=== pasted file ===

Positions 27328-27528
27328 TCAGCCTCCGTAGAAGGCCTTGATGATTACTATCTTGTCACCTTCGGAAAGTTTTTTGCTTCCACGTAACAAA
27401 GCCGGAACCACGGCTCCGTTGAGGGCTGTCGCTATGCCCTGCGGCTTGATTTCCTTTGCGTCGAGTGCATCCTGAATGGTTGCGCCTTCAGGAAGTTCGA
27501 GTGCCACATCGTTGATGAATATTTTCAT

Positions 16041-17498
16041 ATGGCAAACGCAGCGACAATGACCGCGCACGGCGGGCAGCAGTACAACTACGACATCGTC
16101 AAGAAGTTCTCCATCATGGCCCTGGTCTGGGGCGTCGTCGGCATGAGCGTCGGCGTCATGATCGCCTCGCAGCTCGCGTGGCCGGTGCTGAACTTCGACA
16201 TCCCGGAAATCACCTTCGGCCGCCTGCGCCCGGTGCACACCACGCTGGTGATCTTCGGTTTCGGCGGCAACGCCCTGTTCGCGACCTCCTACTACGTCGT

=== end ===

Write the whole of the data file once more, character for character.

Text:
Positions 27328-27528
27328 TCAGCCTCCGTAGAAGGCCTTGATGATTACTATCTTGTCACCTTCGGAAAGTTTTTTGCTTCCACGTAACAAA
27401 GCCGGAACCACGGCTCCGTTGAGGGCTGTCGCTATGCCCTGCGGCTTGATTTCCTTTGCGTCGAGTGCATCCTGAATGGTTGCGCCTTCAGGAAGTTCGA
27501 GTGCCACATCGTTGATGAATATTTTCAT

Positions 16041-17498
16041 ATGGCAAACGCAGCGACAATGACCGCGCACGGCGGGCAGCAGTACAACTACGACATCGTC
16101 AAGAAGTTCTCCATCATGGCCCTGGTCTGGGGCGTCGTCGGCATGAGCGTCGGCGTCATGATCGCCTCGCAGCTCGCGTGGCCGGTGCTGAACTTCGACA
16201 TCCCGGAAATCACCTTCGGCCGCCTGCGCCCGGTGCACACCACGCTGGTGATCTTCGGTTTCGGCGGCAACGCCCTGTTCGCGACCTCCTACTACGTCGT